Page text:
It hasn’t been a good year for Boohoo’s stock price, nor for its shareholders, for that matter, with shares falling more than 25% since the start of the year.
Once the darling of the Instagram generation, his reputation took a hit last year when it was revealed that a supplier factory in Leicester was operating below required standards set by UK Health and Safety and also paying below salary minimum.
This prompted the brand to lose a number of its online influencers and find itself shut out by other leading retailers, also concerned about the reaction of its young cohort of customers to being associated with this type of behavior.
Despite the damage to the brand, management seemed to have lifted some of these issues when they made the decision to drastically reduce the number of vendors they use in their supply chain to 78 from more. of 200, as it sought to consolidate its bad reputation, improve its oversight and rationalize its cost base.
Sadly, these issues came to the fore in July after a report on Sky News, to which the company responded with a strong reaffirmation.
Putting aside the noise around supply chain issues, the company got off to a good start when it released first quarter numbers in June, building on the momentum we enjoyed at the end of the year. last which saw the company register a 41% increase. revenue and a 35% increase in pre-tax profits to £ 124.7million.
So far so good, but management has reduced its guidance for the second quarter as well as the rest of the year, with a 25% sales growth figure, which has helped push stocks down even lower. .
This caution appears to have been well justified despite record revenues of £ 975.9million, an increase of 20% from the same period last year and 73% from 2019. Market expectations have risen. however, were set a little higher at just over £ 1 billion.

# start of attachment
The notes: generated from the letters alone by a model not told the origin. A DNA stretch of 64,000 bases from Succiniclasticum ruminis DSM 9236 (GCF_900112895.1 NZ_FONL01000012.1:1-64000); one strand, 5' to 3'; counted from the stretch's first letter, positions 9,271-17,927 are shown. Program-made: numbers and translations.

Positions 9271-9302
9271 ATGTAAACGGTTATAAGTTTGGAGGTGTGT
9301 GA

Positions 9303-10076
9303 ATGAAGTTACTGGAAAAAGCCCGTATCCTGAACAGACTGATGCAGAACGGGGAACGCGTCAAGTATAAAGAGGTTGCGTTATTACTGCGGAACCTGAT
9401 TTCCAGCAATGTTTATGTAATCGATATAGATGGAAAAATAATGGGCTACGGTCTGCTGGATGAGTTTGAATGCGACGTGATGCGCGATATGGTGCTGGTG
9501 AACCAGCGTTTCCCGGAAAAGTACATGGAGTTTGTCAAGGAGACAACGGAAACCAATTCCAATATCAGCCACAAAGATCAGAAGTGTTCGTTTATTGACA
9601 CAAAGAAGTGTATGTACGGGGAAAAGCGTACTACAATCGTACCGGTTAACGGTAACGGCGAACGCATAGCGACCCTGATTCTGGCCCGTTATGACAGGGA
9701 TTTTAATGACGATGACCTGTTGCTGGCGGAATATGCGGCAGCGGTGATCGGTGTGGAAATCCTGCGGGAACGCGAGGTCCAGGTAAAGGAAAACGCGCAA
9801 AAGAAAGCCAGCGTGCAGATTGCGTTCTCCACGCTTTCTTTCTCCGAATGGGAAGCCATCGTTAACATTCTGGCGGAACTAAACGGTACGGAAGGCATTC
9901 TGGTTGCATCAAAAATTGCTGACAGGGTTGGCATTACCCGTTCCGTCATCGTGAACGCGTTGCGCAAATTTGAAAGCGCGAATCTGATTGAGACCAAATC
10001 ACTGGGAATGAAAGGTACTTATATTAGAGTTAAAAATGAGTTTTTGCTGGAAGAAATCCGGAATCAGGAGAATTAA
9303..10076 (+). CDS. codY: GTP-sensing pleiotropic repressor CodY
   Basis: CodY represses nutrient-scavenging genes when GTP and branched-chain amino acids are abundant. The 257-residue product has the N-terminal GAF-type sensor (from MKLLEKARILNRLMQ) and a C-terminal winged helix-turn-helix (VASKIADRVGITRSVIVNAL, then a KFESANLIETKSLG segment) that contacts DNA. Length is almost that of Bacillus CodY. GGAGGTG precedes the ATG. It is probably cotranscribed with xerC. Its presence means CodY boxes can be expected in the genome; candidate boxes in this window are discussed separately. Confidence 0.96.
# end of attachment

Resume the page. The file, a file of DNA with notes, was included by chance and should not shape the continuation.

Profits also exceeded expectations, largely due to rising costs, with Adjusted EBITDA 15% lower than expected at £ 85.5million. Adjusted profit before tax fell 20% from a year ago to £ 63.8million.
Part of the reason for the rising costs was a record investment of £ 172million, but as long as it helps support long-term growth, most investors will look beyond that.
The most important detail was that the retailer also lowered its forecast for sales growth from 25% to between 20 and 25%.
It would appear that despite the easing of lockdown restrictions, any pent-up demand appears to have been offset by rising costs, as well as consumers’ willingness to go out more and shop in-store.
That’s what seems to have hurt Boohoo’s numbers, that and maybe set the bar too high. Consumers have had most of the early part of this year to shop online, and the easing of restrictions has caused many people to jump off their keypads and head back outside.
Even with the weather getting colder, Boohoo appears to be cautious about the outlook for the future, especially from a cost perspective, which they believe will continue to remain high in the second half of this year.
While the shareholder was hoping today’s Q2 and H1 numbers would help turn the situation around for the company, today’s update is not particularly encouraging.
On the bright side, Boohoo was able to announce a deal with the Alshaya Group in the Middle East that will see boohoo brands in Debenhams stores across the region, which should help the company expand its addressable markets even further.